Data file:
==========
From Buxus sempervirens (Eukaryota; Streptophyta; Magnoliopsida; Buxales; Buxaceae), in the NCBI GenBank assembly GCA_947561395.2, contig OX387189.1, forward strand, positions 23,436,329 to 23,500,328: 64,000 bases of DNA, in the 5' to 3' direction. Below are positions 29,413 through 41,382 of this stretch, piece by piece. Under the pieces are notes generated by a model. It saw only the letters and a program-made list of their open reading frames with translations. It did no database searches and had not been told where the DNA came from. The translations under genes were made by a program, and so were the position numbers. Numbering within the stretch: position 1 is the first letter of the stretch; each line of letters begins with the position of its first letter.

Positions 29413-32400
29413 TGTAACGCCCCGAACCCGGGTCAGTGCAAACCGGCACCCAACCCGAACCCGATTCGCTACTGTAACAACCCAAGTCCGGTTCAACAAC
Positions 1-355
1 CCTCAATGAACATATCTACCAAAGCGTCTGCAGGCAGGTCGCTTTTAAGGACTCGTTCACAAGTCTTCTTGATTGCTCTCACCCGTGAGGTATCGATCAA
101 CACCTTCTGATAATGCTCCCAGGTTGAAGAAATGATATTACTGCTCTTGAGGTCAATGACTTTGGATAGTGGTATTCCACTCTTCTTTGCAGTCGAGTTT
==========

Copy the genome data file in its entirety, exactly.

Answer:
From Buxus sempervirens (Eukaryota; Streptophyta; Magnoliopsida; Buxales; Buxaceae), in the NCBI GenBank assembly GCA_947561395.2, contig OX387189.1, forward strand, positions 23,436,329 to 23,500,328: 64,000 bases of DNA, in the 5' to 3' direction. Below are positions 29,413 through 41,382 of this stretch, piece by piece. Under the pieces are notes generated by a model. It saw only the letters and a program-made list of their open reading frames with translations. It did no database searches and had not been told where the DNA came from. The translations under genes were made by a program, and so were the position numbers. Numbering within the stretch: position 1 is the first letter of the stretch; each line of letters begins with the position of its first letter.

Positions 29413-32400
29413 TGTAACGCCCCGAACCCGGGTCAGTGCAAACCGGCACCCAACCCGAACCCGATTCGCTACTGTAACAACCCAAGTCCGGTTCAACAAC
Positions 1-355
1 CCTCAATGAACATATCTACCAAAGCGTCTGCAGGCAGGTCGCTTTTAAGGACTCGTTCACAAGTCTTCTTGATTGCTCTCACCCGTGAGGTATCGATCAA
101 CACCTTCTGATAATGCTCCCAGGTTGAAGAAATGATATTACTGCTCTTGAGGTCAATGACTTTGGATAGTGGTATTCCACTCTTCTTTGCAGTCGAGTTT